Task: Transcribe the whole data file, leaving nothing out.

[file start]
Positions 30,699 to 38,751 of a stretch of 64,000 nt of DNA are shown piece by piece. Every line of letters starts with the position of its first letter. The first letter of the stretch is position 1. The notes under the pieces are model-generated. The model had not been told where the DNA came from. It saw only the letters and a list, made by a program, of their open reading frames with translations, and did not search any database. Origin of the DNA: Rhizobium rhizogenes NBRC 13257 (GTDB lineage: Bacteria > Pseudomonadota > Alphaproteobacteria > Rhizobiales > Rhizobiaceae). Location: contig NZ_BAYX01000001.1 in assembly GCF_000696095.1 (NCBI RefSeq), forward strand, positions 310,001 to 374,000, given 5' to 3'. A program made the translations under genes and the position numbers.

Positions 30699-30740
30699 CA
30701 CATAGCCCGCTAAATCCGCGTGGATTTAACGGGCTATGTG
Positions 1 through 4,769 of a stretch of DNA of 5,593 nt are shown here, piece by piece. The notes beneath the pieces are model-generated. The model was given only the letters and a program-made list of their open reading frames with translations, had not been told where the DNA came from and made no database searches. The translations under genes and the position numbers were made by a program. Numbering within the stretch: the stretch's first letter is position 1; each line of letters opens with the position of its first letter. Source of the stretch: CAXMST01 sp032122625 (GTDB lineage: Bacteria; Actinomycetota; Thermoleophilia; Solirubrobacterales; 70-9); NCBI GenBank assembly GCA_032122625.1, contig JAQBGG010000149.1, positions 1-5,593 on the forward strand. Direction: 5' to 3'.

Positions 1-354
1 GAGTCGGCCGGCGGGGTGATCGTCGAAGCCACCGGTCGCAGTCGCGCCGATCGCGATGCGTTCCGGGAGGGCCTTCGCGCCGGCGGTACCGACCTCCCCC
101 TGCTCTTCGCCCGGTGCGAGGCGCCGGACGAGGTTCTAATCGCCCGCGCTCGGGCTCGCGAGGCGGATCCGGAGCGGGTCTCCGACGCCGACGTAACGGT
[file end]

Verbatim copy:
Positions 30,699 to 38,751 of a stretch of 64,000 nt of DNA are shown piece by piece. Every line of letters starts with the position of its first letter. The first letter of the stretch is position 1. The notes under the pieces are model-generated. The model had not been told where the DNA came from. It saw only the letters and a list, made by a program, of their open reading frames with translations, and did not search any database. Origin of the DNA: Rhizobium rhizogenes NBRC 13257 (GTDB lineage: Bacteria > Pseudomonadota > Alphaproteobacteria > Rhizobiales > Rhizobiaceae). Location: contig NZ_BAYX01000001.1 in assembly GCF_000696095.1 (NCBI RefSeq), forward strand, positions 310,001 to 374,000, given 5' to 3'. A program made the translations under genes and the position numbers.

Positions 30699-30740
30699 CA
30701 CATAGCCCGCTAAATCCGCGTGGATTTAACGGGCTATGTG
Positions 1 through 4,769 of a stretch of DNA of 5,593 nt are shown here, piece by piece. The notes beneath the pieces are model-generated. The model was given only the letters and a program-made list of their open reading frames with translations, had not been told where the DNA came from and made no database searches. The translations under genes and the position numbers were made by a program. Numbering within the stretch: the stretch's first letter is position 1; each line of letters opens with the position of its first letter. Source of the stretch: CAXMST01 sp032122625 (GTDB lineage: Bacteria; Actinomycetota; Thermoleophilia; Solirubrobacterales; 70-9); NCBI GenBank assembly GCA_032122625.1, contig JAQBGG010000149.1, positions 1-5,593 on the forward strand. Direction: 5' to 3'.

Positions 1-354
1 GAGTCGGCCGGCGGGGTGATCGTCGAAGCCACCGGTCGCAGTCGCGCCGATCGCGATGCGTTCCGGGAGGGCCTTCGCGCCGGCGGTACCGACCTCCCCC
101 TGCTCTTCGCCCGGTGCGAGGCGCCGGACGAGGTTCTAATCGCCCGCGCTCGGGCTCGCGAGGCGGATCCGGAGCGGGTCTCCGACGCCGACGTAACGGT